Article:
When ladybugs hibernate, they can remain in this constant state of ‘sleep’ or rather ‘rest’, until the temperature reaches around 13-15 degrees Fahrenheit.
This is the temperature at which sap begins to rise, leaves begin their growth and of course, aphids can begin moving around. Naturally then, this is the time ladybugs begin to come out of their cozy winter hidings to feed.
Do Ladybugs Sleep on Their Backs?
Although not confirmed at its best, generally speaking, ladybugs do not sleep on their backs with their feet sticking in the air.
The lack of protection would make them too vulnerable to predators, they would not adopt this pose voluntarily. In groups, they may be tipped over within the crowded space but will look to flip onto their feet.
The most likely case here is that they are dead or dying. Because when dying, a ladybug rolls into its back, through reduced coordination and a failing nervous system.
This weak state makes it difficult for the ladybug to turn itself right while dying. Find out how to tell for sure and what to do about it in my article ‘How To Tell if a Ladybug is Dead or Dying’.
But if ladybugs are asleep or even playing dead, they are able to flex their Elytra (outer shell wings) in order to turn themselves back the right way around. After which they carry on with their ladybug business.
Sometimes knowing these differences between sleeping, playing dead, and actually being dead can be confusing. So, I’ll talk you through some ways to know how a ladybug is asleep.
How To Know if a Ladybug is Asleep
Ladybugs are unresponsive and remain still when they’re ‘asleep’. Ladybugs love sunlight and everything warm, which is why they are active during the day.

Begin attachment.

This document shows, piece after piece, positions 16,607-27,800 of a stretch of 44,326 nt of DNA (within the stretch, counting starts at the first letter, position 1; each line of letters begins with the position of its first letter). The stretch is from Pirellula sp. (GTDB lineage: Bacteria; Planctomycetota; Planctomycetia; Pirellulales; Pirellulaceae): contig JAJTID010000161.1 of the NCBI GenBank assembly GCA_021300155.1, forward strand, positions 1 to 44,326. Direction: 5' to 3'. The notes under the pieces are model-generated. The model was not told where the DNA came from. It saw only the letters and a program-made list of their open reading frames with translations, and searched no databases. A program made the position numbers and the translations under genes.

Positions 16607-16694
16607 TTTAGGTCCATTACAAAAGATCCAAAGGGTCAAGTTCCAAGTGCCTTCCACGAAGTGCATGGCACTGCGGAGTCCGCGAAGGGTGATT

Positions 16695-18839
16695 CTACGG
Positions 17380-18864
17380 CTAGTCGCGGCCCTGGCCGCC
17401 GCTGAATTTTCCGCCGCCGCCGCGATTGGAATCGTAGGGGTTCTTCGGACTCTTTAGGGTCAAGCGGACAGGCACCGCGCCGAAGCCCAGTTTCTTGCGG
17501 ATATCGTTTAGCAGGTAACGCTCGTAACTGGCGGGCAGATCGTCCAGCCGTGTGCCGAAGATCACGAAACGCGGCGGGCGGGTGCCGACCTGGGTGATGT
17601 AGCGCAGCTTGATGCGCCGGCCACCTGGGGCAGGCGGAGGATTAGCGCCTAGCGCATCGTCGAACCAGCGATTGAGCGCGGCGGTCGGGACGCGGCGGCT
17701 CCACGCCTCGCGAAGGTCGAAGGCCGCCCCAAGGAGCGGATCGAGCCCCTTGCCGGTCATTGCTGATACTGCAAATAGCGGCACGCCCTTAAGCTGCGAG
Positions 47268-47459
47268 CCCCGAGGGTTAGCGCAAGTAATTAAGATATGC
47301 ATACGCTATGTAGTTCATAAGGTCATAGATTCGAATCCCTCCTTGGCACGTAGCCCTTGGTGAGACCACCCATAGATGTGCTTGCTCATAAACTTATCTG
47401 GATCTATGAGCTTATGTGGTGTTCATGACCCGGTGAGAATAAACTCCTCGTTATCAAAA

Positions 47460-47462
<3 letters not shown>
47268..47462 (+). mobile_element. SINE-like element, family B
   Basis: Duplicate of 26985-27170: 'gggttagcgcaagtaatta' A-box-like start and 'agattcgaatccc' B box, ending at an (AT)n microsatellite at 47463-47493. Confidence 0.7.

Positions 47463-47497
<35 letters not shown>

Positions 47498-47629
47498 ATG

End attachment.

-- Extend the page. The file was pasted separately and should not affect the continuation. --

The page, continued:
So during the daytime, even the shadow that falls over them might disturb them. In such a situation they respond quicker by moving away, so try putting your hand between them and the sun, after a minute, they may move.
When they’re asleep, shining a flashlight on them will likely not see them move either if anything, they may like the warmth, or they might suspect a predator and play dead anyway.
So if you think a Ladybug is asleep, my advice is to leave it. As long as you know it’s in a safe place then let it rest.
If you really need to know if a ladybug is asleep, then turn it to its back and tickle or press very gently the head area. If it’s asleep or playing dead it will react and kick its legs about.
Or if you have the time, then leave the ladybug in a place you can observe it from, and check if it moves within the time. This might be quite a few hours.
And if there is still no response after trying any of the above, then it is more likely that the ladybug is dying or is already dead.
check out my Frequently Asked Questions page for more quick-fire answers
Do Ladybugs Sleep? – Conclusion
Ladybugs are diurnal, they do not sleep in the normal sense but will rest and tuck their head under their pronotum as well as bring in their legs under their protective shell.
They remain inactive at night, But, they don’t sleep for long hours during the day since they need to maintain an active eating regime.
Ladybugs can sleep anywhere, preferably with a little warmth, from stems, cracks of wood, sheds, door frames, and even curtains.
They also hibernate or migrate during the winter season until the early spring season. And they remain in hibernation until the temperature reaches around 13 degrees Fahrenheit.
At night when it’s cold or when hibernating during the winter they sleep in groups to maintain warmth.
I hope you’ve enjoyed this article. If you did then feel free to share it and/or comment. Also, be sure to check out my wonderful collection of Ladybug gifts and free resources.
Can ladybugs damage your house? Yes, not intentionally, and no physical damage, but aside from the usual droppings, when Ladybugs are threatened or attacked, they emit a toxin known as ‘reflex bleeding’ This substance is known to leave staining on light called walls, ceilings, and other surfaces.